Three separate terrorist attacks in Israel claimed at least 25 lives this past weekend, and subsequent Israeli army attacks on Palestinian areas have killed at least five people. The Palestinian group Hamas claimed responsibility for the suicide bombings, which it said were in retaliation for the November 23 assassination of the group’s senior West Bank leader, Mahmoud Abu Hanoud.
Echoing the response of the Bush administration, the U.S. news media have largely blamed the attacks on Palestinian Authority leader Yasir Arafat, despite the fact that Hamas is an unaffiliated rival of the PA. "Arafat didn't send the suicide bombers, but he didn't stop them either," reported CBS Evening News correspondent David Hawkins (12/3/01). Although no one has charged that the Palestinian Authority carried out or authorized the suicide attacks, Israeli airstrikes against Palestinian Authority headquarters and police facilities were presented in some outlets as a direct response to the suicide bombings, as with the December 4 New York Daily News front-page headline: “PAYBACK.”
The New York Times made the Palestinian Authority's failure to arrest more Hamas militants a major theme in its December 3 reporting and commentary. According to a news analysis piece, “Mr. Arafat's lieutenants said they would crack down on two powerful extremist groups, Hamas and Islamic Jihad, and began making arrests. Mr. Arafat had said before that he would take this step, without doing so.” The Times added that Arafat's Fatah organization “has maintained uneasy relations with Hamas and Islamic Jihad, Palestinian analysts and officials say-- relations that are likely to end if he puts their leaders in prison and keeps them there."
The paper quoted Secretary of State Colin Powell as telling Arafat, “You’ve got to go after the organizations who are conducting these kinds of acts of terror... putting them in real jails where they are not walking free several days later.” The Times’ editorial followed the same line, warning that "a decisive moment is now at hand in which Mr. Arafat has to assert his authority with actions, not merely words. He must, as Washington demands, break up the terrorist organizations led by Hamas and Islamic Jihad by arresting leaders involved in planning violence and by seizing illegally held arms.”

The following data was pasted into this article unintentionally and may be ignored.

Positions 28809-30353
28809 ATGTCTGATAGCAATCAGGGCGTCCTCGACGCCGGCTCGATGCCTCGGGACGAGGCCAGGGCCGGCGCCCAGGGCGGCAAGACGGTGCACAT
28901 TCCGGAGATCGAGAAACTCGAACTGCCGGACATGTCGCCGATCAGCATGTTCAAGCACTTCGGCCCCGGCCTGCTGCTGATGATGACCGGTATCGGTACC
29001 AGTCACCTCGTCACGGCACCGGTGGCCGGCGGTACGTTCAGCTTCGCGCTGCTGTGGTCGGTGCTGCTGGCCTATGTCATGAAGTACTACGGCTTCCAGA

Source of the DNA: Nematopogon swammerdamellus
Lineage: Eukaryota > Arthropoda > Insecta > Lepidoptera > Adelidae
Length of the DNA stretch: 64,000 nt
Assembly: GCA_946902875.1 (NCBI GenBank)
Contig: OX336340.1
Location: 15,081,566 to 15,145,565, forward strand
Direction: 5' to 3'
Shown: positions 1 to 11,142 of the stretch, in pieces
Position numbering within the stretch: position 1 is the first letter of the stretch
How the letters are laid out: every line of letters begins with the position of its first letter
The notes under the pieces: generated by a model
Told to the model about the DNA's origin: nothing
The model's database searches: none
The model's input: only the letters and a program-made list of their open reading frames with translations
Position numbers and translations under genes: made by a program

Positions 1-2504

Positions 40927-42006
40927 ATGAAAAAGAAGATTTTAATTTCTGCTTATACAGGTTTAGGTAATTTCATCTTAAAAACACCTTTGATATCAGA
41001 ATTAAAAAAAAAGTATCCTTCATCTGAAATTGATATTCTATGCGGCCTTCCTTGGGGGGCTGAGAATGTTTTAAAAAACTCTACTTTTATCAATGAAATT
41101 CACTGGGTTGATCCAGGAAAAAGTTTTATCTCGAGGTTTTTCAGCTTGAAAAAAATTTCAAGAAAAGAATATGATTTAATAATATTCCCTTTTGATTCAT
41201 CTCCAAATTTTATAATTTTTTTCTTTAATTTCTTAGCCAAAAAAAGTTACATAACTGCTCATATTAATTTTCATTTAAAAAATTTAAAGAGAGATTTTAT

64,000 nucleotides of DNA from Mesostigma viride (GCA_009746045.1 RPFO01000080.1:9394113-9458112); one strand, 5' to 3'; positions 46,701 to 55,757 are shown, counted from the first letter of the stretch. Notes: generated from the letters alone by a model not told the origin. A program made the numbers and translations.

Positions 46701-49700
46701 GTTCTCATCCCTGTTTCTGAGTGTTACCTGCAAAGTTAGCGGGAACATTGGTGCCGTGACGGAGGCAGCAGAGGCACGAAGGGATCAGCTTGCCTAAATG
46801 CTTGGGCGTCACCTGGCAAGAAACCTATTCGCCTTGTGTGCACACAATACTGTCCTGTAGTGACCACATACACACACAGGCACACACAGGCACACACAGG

While it is certainly valid to investigate whether either the PA or Israel have done enough to pursue suspected terrorists or to stop violence under their control, the New York Times has omitted crucial facts about this latest cycle of violence, even though the paper has reported these facts in the past.
On August 26 of last year, Hamas’ Hanoud was wounded by Israeli forces in a shootout near the West Bank town of Nablus. Hanoud then surrendered to the Palestinian Authority, and four days later he was sentenced to 12 years in prison by a Palestinian military tribunal for training and arming military groups (Associated Press, 9/2/00).
On May 18, Israel launched an F-16 attack on the Nablus jail where Hanoud was being held, in an attempt to kill him. The action proved disastrous: Eleven Palestinian police officers are believed to have died, and Hanoud escaped (New York Times, 5/20/01). Castro Salameh, the Palestinian commander of the Nablus post, told the Times, "Abu Hanoud has been my charge for nine months, and I have kept him under lock and key... But now Israel has liberated him. I have absolutely no idea where he has gone to."
These facts have been reported in the New York Times, most recently in a November 25 story about Hanoud's assassination. But the stories written after the latest round of violence have omitted these facts. Targeting civilians is never acceptable, but context is critical as people seek a way out of the cycle of Mideast violence: If the Times reminded readers that the Hamas leader whose killing sparked the recent round of violence was in a Palestinian jail until the Israeli military tried to assassinate him, it would put the contention that the Palestinian Authority bears most of the responsibility for the current strife in a different light.
On December 5 the Times did report that Arafat and others believe that Israeli attacks on Palestinian police facilities are in fact encumbering their ability to arrest militants. But the troubling connection between Israel’s attempt to kill a prisoner in Palestinian custody and the recent rash of bombings is still not being pointed out by the paper.